✕ With[{zerosHP = N[fSqrt3EPiExpZeros, 1000]}, Table[zeros\[Alpha]\[Beta]\[Gamma]Difference[{Sqrt[3], E, Pi}, ReIm[#[[-1]] - #[[1]]]] & /@ Partition[zerosHP, j, 1], {j, 2, 6}]] // Abs // Max

The function that appears in the last formula has the following shape in space.

 ✕ Y[\[Sigma]_, {x_, y_}] := (Cosh[\[Sigma] y] - Cos[\[Sigma] x])^\[Sigma]
 ✕ ContourPlot3D[ Y[\[Sigma], {x, y}] == 1 , {x, -4 Pi, 4 Pi}, {y, -4, 4}, {\[Sigma], 0, 3}, AxesLabel -> {x, y, \[Sigma]}, ViewPoint -> {0.64, -3.02, 1.37}, MeshFunctions -> {#3 &}, BoxRatios -> {2, 1, 1}, PlotPoints -> {80, 40, 60}, MaxRecursion -> 0]

As a function of and , the function Y obeys two symmetric differential equations:

 ✕ {D[f[x, y], x]^2 - D[f[x, y], y]^2 + 2 D[f[x, y], y]^2 \[Sigma] - 2 f[x, y] D[f[x, y], y, y] \[Sigma] + f[x, y]^2 \[Sigma]^4, D[f[x, y], x]^2 - D[f[x, y], y]^2 - 2 D[f[x, y], x]^2 \[Sigma] + 2 f[x, y] D[f[x, y], x, x] \[Sigma] + f[x, y]^2 \[Sigma]^4} /. f -> Function[{x, y}, Y[\[Sigma], {x, y}] ] // Simplify

And the even simpler equation:

 ✕  \[Sigma] f[x, y] D[f[x, y], x, y] + D[f[x, y], x] (D[f[x, y], y] - \[Sigma] D[f[x, y], y]) /. f -> Function[{x, y}, Y[\[Sigma], {x, y}] ] // Simplify

A Generalization

One can easily generalize the previous formula that describes the location of the zero differences to the case .

 ✕ zeroABC\[Alpha]\[Beta]\[Gamma]Curve[{A_, B_, C_}, {\[Alpha]_, \[Beta]_, \[Gamma]_}, {x_, y_}] := Abs[A]^(2 (\[Beta] - \[Gamma])) Abs[B]^(2 (\[Gamma] - \[Alpha])) Abs[C]^(2 (\[Alpha] - \[Beta])) Y[\[Alpha] - \[Gamma], {x, y}] Y[\[Gamma] - \[Beta], {x, y}] Y[\[Beta] - \[Alpha], {x, y}]

Here is a random example of a three-term sum with prefactors.

 ✕ f2[{A_, B_, C_}, {\[Alpha]_, \[Beta]_, \[Gamma]_}, z_] := A Exp[I \[Alpha] z] + B Exp[I \[Beta] z] + C Exp[I \[Gamma] z] 

The numerically calculated zero differences all are on the implicitly described curve zeroABCCurve.

 ✕ With[{\[Alpha] = Sqrt[2], \[Beta] = Sqrt[3], \[Gamma] = E/3, A = 1/2 Exp[2 I], B = 3/4 Exp[3^(1/3) I], C = 5/4}, edzs = Sort[ N[z /. Solve[ f2[{A, B, C}, {\[Alpha], \[Beta], \[Gamma]}, z] == 0 \[And] -5 < Im[z] < 5 \[And] 0 < Re[z] < 500, z], 100]]; zeroPairs = -Subtract @@@ Subsets[edzs, {2}]; lp = ListPlot[ReIm /@ zeroPairs, PlotRange -> {{0, 30}, {-2, 2}}]; Show[{RegionPlot[ Evaluate[ zeroABC\[Alpha]\[Beta]\[Gamma]Curve[{A, B, C}, {\[Alpha], \[Beta], \[Gamma]}, {x, y}] > 1], {x, 0, 30}, {y, -2, 2}, PlotPoints -> 60, PlotStyle -> Directive[RGBColor[0.88, 0.61, 0.14], Opacity[0.3]], BoundaryStyle -> None], lp}, AspectRatio -> 1/3]]

Phases in the three exponents have no influence on the positions and shapes of the ovals. Here is an example that demonstrates this. The blue points with zero phases are on the same curve as the yellow/brown points that come from the exponential polynomial with phases. Just their position on the curve depends on the phases.

 ✕ f3[{A_, B_, C_}, {\[Alpha]_, \[Beta]_, \[Gamma]_}, {\[CurlyPhi]\[Alpha]_, \ \[CurlyPhi]\[Beta]_, \[CurlyPhi]\[Gamma]_}, z_] := A Exp[I \[Alpha] z + I \[CurlyPhi]\[Alpha]] + B Exp[I \[Beta] z + I \[CurlyPhi]\[Beta]] + C Exp[I \[Gamma] z + I \[CurlyPhi]\[Gamma]]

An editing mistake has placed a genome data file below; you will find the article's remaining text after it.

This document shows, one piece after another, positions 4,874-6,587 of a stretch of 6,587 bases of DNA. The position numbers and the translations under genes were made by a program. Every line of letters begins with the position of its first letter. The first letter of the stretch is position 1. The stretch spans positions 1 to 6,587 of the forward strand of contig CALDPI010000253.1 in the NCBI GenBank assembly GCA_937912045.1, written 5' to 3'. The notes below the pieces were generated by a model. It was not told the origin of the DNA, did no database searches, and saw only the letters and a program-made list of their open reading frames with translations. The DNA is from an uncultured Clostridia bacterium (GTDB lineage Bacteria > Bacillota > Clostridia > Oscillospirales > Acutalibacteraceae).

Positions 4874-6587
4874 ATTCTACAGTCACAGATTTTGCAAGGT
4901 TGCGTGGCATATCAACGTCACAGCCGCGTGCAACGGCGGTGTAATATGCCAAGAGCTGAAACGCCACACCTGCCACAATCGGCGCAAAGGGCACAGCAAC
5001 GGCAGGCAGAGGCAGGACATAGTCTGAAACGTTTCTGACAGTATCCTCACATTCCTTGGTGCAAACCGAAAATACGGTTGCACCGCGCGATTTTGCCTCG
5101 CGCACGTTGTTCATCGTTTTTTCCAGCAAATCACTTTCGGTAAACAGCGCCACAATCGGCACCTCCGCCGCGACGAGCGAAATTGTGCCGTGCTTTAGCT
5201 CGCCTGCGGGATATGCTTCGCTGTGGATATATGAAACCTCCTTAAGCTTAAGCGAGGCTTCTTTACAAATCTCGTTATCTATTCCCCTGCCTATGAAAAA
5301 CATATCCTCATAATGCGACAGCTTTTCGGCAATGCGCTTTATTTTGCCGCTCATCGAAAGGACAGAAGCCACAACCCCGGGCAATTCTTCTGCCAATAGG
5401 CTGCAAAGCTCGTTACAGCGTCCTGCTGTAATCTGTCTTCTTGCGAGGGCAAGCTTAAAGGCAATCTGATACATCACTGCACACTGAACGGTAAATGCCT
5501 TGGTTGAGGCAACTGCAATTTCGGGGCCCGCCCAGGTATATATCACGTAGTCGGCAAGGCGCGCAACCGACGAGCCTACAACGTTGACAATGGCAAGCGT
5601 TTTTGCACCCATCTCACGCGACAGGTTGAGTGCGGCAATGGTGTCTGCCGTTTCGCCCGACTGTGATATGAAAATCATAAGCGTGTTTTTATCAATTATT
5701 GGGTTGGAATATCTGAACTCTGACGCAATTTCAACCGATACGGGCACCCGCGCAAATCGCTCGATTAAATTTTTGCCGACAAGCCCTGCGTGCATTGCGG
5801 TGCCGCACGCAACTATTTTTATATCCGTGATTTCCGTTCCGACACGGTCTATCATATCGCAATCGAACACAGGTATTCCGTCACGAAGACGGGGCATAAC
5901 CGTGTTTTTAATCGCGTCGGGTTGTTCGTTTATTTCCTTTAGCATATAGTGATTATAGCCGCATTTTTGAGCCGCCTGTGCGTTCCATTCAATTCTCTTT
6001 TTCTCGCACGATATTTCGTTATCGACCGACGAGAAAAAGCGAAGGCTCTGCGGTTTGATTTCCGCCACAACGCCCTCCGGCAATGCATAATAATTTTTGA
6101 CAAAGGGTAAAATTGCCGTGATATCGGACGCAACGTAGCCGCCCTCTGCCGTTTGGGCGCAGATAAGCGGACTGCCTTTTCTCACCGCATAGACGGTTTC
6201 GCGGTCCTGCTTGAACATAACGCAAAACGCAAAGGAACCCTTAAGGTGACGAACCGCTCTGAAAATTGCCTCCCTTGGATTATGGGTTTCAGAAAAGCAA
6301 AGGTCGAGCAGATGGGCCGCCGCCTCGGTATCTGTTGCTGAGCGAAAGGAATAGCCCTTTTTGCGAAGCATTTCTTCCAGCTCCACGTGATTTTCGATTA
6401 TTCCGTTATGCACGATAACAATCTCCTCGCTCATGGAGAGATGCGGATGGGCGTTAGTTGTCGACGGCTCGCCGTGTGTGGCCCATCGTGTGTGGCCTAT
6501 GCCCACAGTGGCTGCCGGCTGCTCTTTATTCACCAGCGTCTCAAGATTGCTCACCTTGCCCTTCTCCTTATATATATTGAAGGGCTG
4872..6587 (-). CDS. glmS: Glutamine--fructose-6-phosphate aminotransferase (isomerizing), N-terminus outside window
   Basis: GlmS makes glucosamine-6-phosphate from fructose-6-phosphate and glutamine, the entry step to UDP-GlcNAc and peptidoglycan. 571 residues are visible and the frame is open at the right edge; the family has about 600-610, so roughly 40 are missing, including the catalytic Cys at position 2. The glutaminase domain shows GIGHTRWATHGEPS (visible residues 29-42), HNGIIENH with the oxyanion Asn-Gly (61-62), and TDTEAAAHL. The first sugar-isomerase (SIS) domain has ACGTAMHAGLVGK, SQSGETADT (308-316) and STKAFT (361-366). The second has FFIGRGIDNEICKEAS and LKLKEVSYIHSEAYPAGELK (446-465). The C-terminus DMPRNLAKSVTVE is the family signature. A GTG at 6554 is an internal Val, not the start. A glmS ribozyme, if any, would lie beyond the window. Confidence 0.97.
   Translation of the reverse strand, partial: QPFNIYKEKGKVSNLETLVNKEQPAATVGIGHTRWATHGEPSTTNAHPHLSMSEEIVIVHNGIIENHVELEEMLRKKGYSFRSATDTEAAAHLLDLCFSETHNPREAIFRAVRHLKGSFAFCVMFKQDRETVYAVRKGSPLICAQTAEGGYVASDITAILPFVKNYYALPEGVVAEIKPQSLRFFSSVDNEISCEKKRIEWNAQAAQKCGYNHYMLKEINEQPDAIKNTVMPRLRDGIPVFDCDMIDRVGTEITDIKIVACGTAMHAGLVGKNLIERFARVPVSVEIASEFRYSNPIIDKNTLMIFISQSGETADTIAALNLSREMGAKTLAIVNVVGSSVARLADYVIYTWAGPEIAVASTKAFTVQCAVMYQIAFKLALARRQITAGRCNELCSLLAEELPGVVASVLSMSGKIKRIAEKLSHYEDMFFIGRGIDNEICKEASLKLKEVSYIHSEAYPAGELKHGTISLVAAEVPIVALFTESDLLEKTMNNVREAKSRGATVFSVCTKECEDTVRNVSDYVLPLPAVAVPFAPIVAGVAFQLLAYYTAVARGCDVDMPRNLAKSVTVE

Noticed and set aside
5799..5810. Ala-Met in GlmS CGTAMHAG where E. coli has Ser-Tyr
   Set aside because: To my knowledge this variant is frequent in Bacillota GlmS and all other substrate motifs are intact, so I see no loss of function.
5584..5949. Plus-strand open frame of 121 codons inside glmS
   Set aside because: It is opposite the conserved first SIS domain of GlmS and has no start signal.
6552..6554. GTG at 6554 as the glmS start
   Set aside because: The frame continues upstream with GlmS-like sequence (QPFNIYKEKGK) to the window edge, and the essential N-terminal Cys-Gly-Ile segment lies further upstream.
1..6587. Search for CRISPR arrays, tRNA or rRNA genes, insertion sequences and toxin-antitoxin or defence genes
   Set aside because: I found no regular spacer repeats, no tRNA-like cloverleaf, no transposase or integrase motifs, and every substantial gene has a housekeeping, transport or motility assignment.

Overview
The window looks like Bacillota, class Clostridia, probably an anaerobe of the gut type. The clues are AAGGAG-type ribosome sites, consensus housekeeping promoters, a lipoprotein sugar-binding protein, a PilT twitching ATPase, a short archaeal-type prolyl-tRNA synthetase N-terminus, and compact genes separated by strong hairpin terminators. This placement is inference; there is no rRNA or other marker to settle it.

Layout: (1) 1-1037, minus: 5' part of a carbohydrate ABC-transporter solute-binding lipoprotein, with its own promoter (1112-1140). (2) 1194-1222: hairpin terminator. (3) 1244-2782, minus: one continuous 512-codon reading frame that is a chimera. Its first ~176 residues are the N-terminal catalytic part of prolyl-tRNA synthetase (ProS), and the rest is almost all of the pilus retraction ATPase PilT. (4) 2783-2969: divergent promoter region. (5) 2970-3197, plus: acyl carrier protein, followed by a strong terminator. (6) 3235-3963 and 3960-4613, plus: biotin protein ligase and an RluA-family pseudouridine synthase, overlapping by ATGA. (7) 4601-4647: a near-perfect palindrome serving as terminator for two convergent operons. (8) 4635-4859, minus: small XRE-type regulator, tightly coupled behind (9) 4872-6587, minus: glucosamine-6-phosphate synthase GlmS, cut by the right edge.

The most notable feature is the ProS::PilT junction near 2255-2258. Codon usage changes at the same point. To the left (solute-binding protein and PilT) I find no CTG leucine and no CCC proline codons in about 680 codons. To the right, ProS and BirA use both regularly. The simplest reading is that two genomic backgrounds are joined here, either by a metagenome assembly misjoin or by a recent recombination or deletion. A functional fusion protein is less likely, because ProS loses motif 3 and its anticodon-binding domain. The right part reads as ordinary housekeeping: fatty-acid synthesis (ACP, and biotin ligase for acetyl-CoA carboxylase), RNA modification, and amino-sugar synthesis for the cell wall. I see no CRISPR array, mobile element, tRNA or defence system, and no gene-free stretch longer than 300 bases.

✕ With[{\[Alpha] = Sqrt[2], \[Beta] = Sqrt[3], \[Gamma] = E/3, A = 1/2, B = 3/4, C = 5/4, \[CurlyPhi]\[Alpha] = 1, \[CurlyPhi]\[Beta] = 2, \[CurlyPhi]\[Gamma] = 3}, edzs1 = Sort[ N[z /. Solve[ f3[{A, B, C}, {\[Alpha], \[Beta], \[Gamma]}, {0, 0, 0}, z] == 0 \[And] -5 < Im[z] < 5 \[And] 0 < Re[z] < 500, z], 100]]; edzs2 = Sort[ N[z /. Solve[ f3[{A, B, C}, {\[Alpha], \[Beta], \[Gamma]}, {\[CurlyPhi]\[Alpha], \ \[CurlyPhi]\[Beta], \[CurlyPhi]\[Gamma]}, z] == 0 \[And] -5 < Im[z] < 5 \[And] 0 < Re[z] < 500, z], 100]]; ListPlot[{ReIm /@ (-Subtract @@@ Subsets[edzs1, {2}]), ReIm /@ (-Subtract @@@ Subsets[edzs2, {2}])}, PlotRange -> {{0, 30}, {-2, 2}}] ]

The ovals don't always have to be separated. For appropriate parameter values , , , , and the ovals can melt onto strips. Here is an example.

 ✕ ContourPlot[ Evaluate[zeroABC\[Alpha]\[Beta]\[Gamma]Curve[{1, 2, 1}, {0, Log[2], Log[3]}, {x, y}] == 1], {x, 0, 40}, {y, -5, 5}, PlotPoints -> {80, 20}, AspectRatio -> 1/2]

If we use , , that are not incommensurable, the zeros still lay on the curve described by zeroABCCurve. In this case, we sometimes can get closed forms for all zeros. Here is a simple example that brings us back to the golden ratio shown previously.

 ✕ Solve[ 2 + 2 Exp[1/2 I z] + I Exp[1 I z] == 0, z]

For C[1]==0, we form the difference of the two zeros.

 ✕ diff = (Subtract @@ (z /. % /. ConditionalExpression[x_, _] :> x /. C[1] -> 0)) // FullSimplify
 ✕ zeroABC\[Alpha]\[Beta]\[Gamma]Curve[{2, 2, I}, {0, 1/2, 1}, ReIm[diff]] /. (ri : (_Re | _Im)) :> ComplexExpand[ri, TargetFunctions -> {Re, Im}] // FullSimplify
 ✕ N[%, 50]

The two expressions in the denominator are exotic representations of and 1/.

 ✕ N[{Cosh[ArcTan[Im[((1 + I) - Sqrt[-1 + 2 I])^I]/ Re[((1 + I) - Sqrt[-1 + 2 I])^I]]], Cos[Log[Abs[((1 + I) - Sqrt[-1 + 2 I])^I]]]} - {GoldenRatio, 1/GoldenRatio}, 20] // Quiet

Unfortunately there is no similar equation that describes the zeros of the sum of four exponentials. The addition of the fourth exponential term changes the behavior of the zero differences dramatically. We calculate 100+ zeros of the three-term sum .